Algae oil rich in omega-3 can successfully replace fish oil in the diet of farm-raised juvenile California yellowtail, research shows.
The study, led by scientists at Hubbs-SeaWorld Research Institute (HSWRI) in California, also revealed that algae oil can produce fish with levels of two important omega-3 fatty acids, DHA and EPA, around three times higher than in fish fed fish oil.
“These results show the potential for this species to be reared on fishmeal and fish-oil free diets,” said Kevin Stuart, a research scientist at HSWRI and lead author of the study. “More research needs to be done to make these diets cost effective for growers, but the potential is there to advance sustainable aquaculture.”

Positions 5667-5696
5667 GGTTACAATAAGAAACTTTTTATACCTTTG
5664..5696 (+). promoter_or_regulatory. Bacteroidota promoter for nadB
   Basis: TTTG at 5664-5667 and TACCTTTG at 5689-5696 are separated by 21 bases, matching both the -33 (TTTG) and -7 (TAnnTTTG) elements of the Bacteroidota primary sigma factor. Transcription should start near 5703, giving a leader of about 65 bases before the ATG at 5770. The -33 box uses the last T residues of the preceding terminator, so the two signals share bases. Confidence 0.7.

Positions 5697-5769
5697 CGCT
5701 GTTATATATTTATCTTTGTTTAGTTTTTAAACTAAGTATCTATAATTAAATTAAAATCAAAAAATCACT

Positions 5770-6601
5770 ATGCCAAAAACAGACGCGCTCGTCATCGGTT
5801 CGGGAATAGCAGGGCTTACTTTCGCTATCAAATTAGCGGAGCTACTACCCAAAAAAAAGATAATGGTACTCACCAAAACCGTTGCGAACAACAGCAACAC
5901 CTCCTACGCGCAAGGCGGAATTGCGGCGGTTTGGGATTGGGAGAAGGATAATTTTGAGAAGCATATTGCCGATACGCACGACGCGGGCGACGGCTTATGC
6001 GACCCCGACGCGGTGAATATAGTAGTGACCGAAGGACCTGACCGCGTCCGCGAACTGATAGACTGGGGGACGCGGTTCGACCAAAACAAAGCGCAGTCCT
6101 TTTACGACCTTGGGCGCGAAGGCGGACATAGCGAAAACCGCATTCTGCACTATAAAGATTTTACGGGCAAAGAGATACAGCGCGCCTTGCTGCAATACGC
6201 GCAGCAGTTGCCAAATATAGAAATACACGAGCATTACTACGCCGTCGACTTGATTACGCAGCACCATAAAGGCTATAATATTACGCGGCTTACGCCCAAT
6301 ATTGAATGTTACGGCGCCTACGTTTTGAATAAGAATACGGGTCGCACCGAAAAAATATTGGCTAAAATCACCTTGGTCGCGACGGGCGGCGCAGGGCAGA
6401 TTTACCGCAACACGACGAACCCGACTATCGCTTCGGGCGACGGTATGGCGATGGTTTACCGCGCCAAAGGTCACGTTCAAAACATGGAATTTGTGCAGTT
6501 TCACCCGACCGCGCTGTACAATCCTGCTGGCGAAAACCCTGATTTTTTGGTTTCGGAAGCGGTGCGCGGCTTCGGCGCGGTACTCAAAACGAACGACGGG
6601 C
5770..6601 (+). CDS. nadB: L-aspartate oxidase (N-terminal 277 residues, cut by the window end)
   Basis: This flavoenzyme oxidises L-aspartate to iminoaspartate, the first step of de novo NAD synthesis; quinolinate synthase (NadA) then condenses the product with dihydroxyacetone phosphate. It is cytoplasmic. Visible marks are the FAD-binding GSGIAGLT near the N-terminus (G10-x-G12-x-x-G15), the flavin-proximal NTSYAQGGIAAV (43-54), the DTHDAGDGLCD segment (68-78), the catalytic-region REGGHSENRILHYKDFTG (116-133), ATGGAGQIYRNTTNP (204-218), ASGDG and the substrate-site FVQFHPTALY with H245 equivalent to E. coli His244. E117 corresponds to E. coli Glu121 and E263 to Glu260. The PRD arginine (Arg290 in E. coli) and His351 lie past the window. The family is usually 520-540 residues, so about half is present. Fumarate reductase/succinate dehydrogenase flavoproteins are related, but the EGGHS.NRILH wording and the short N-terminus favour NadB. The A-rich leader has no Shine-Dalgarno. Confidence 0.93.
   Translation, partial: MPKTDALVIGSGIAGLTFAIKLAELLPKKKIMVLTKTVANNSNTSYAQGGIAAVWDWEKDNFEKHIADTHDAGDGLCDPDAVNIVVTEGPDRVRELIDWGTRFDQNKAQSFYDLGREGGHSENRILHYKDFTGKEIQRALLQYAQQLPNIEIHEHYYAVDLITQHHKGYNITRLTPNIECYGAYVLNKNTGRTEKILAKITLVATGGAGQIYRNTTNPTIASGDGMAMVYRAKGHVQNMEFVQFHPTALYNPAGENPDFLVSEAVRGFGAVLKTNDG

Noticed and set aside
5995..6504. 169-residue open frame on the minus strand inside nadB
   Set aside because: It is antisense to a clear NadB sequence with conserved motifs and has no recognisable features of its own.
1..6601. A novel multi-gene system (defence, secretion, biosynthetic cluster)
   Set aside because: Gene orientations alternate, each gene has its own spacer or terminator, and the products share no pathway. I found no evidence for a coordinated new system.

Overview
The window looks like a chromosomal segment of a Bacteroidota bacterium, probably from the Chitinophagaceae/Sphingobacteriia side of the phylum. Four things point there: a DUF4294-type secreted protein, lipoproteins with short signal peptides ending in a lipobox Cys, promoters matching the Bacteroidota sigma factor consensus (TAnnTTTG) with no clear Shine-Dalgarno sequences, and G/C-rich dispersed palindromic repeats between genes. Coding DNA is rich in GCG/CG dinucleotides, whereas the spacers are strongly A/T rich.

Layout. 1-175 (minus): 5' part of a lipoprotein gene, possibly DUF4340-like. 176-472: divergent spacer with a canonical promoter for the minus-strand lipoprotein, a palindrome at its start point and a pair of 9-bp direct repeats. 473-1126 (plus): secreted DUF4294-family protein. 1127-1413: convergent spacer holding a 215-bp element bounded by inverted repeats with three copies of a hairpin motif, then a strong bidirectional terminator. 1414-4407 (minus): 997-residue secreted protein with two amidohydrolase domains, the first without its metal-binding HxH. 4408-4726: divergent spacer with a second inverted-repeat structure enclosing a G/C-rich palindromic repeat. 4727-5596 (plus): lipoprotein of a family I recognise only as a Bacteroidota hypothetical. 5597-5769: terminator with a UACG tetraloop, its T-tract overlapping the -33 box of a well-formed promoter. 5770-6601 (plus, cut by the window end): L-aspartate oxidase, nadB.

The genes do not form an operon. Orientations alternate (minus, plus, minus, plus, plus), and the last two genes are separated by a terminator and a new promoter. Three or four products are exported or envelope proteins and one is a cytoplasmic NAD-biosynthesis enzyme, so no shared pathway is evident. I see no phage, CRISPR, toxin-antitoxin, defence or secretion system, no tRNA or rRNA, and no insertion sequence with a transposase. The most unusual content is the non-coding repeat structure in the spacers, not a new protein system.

In HSWRI’s 64-day feeding trial, the researchers tested three diets without wild fish ingredients against a control diet on juvenile California yellowtail. Researchers found significantly higher DHA-EPA fatty acid levels in fish fed the diet containing Veramaris marine algae oil, leading to the conclusion that the algae oil can fully replace fish oil in the diet of juvenile California yellowtail without affecting growth or survival.
Although the diets free of wild fish ingredients resulted in slower fish, the pattern of growth – 600% increase in weight during the study – was still excellent and suggests a strong potential for full fishmeal-fish oil replacement, said the authors.